A movable feast of ideas
There’s no feeling quite like the “spark of inspiration” that Dawn Aubrey, associate director of housing for dining services at the University of Illinois, cites in this month’s Steal This Idea-themed cover story. That rush of blood and endorphins to the brain when everything comes together is like nothing else, and often finds me falling over furniture because I’m so excited to start putting plans into action. Unfortunately, I also bruise easily.
Throughout this issue, we’ve highlighted stealable ideas in all realms of noncommercial foodservice, from protein-focused sides to legalized marijuana. While many tips come from interviews, one of my favorite ways to find out how operators’ wheels are turning—and what topics are top of mind—is through FoodService Director’s Steal This Idea Live sessions. It’s a model we’ve used in small groups to great success, and we’ll be expanding it to larger arenas this year.
So while I’m totally guilty of pilfering the seeds of stories from these sessions (Hey, “steal” is right there in the name), here are a few more of my favorite sources of ideas right now.
Other magazines. Publications like Esquire, 5280, New York, Bon Appetit and more are a gold mine of valuable infographics, alternative story formats and beautiful photography. Consumer magazines were the main reason I added a Venn diagram to Recipe Revamp (see Page 23) when FoodService Director redesigned in 2015. The philosophy: Catch a reader’s eye with a graphic, and they’ll stay to read the words, a strategy plenty of FSDs have applied to their own marketing.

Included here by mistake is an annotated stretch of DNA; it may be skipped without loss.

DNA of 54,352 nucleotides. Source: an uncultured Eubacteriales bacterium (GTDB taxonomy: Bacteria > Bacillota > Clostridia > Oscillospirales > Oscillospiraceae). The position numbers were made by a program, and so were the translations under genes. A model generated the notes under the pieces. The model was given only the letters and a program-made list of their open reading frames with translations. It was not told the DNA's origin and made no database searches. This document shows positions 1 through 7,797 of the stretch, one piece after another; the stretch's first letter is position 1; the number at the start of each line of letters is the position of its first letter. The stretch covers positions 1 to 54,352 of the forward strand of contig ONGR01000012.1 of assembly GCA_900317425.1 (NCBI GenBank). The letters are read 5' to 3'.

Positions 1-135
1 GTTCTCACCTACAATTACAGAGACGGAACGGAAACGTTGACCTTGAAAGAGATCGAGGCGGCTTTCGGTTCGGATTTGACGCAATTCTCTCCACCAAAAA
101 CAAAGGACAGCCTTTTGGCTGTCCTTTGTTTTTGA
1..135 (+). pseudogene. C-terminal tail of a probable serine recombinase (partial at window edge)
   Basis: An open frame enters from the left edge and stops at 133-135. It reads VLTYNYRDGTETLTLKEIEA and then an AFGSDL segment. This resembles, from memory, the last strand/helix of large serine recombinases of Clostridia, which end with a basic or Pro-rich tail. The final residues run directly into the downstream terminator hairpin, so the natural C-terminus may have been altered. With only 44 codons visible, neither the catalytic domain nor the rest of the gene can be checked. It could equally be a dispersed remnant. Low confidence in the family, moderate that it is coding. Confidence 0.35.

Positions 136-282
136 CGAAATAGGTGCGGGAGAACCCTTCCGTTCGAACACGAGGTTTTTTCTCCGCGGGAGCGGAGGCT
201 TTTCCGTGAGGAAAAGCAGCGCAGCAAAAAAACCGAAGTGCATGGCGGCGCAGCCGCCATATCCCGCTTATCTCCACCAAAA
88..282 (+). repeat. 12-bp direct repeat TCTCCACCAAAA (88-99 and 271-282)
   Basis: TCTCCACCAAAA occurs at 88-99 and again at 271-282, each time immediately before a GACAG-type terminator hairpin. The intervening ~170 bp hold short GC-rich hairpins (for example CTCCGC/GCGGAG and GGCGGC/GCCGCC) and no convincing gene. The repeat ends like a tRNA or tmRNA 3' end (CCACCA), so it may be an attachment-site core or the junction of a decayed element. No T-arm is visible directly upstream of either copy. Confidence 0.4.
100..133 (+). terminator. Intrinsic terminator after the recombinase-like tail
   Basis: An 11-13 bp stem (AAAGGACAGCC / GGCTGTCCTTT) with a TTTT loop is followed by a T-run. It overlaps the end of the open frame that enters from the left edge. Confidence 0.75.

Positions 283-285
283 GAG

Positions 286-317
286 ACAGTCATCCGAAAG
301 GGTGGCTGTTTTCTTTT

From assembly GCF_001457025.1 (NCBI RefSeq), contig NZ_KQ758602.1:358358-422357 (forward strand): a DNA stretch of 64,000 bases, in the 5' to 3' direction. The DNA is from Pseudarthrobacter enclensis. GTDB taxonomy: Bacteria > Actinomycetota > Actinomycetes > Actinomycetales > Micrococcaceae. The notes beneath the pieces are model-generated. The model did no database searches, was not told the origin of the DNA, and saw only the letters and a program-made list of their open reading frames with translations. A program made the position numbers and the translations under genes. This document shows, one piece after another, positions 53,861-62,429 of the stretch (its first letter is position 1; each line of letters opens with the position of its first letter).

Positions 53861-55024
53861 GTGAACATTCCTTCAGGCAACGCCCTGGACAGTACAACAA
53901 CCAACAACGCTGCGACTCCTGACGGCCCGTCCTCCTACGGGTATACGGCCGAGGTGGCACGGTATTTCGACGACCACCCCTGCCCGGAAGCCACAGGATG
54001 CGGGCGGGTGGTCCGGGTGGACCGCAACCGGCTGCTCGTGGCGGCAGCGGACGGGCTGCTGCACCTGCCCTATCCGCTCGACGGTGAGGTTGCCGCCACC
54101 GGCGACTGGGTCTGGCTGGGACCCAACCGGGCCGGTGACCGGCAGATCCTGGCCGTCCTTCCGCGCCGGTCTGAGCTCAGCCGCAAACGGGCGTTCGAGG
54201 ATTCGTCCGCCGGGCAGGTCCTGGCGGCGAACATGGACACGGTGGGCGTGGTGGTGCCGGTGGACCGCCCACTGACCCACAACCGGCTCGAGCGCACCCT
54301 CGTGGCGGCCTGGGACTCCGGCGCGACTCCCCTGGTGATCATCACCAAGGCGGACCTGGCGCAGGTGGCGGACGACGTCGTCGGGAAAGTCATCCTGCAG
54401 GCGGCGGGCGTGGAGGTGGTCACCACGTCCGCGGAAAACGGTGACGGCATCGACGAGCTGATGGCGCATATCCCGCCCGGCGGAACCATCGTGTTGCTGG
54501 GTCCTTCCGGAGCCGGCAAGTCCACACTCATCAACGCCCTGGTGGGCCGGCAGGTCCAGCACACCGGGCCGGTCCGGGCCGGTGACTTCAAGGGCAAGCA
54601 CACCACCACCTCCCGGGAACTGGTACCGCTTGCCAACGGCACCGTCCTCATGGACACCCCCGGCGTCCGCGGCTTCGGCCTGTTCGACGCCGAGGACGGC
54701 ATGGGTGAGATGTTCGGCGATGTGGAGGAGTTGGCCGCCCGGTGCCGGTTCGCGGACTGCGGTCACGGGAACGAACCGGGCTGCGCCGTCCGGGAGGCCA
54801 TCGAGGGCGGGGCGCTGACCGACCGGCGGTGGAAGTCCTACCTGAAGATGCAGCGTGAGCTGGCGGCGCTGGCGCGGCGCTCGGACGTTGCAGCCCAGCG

My own kitchen. At my house, 2016 was The Year of Curry; I experimented with everything from meatballs to lentils, and developed a lovely turmeric patina on my food processor for my troubles. The result was not only delicious meals, but an increased desire to learn how FSDs were incorporating curry into their own operations. What’s the flavor of 2017? Time will tell.
Ernest Hemingway. This comes as I’m in the middle of reading “A Moveable Feast,” which sounds like it should be applicable to FSDs but really is just a reference to Paris in the 1920s. Hemingway, who’s known for his direct yet descriptive prose, also uses the memoir as an opportunity to throw a lot of eloquent shade at his acquaintances. It’s a reminder to make every word count in FSD—and also that my own eloquent shade is being preserved for history in real time via social media.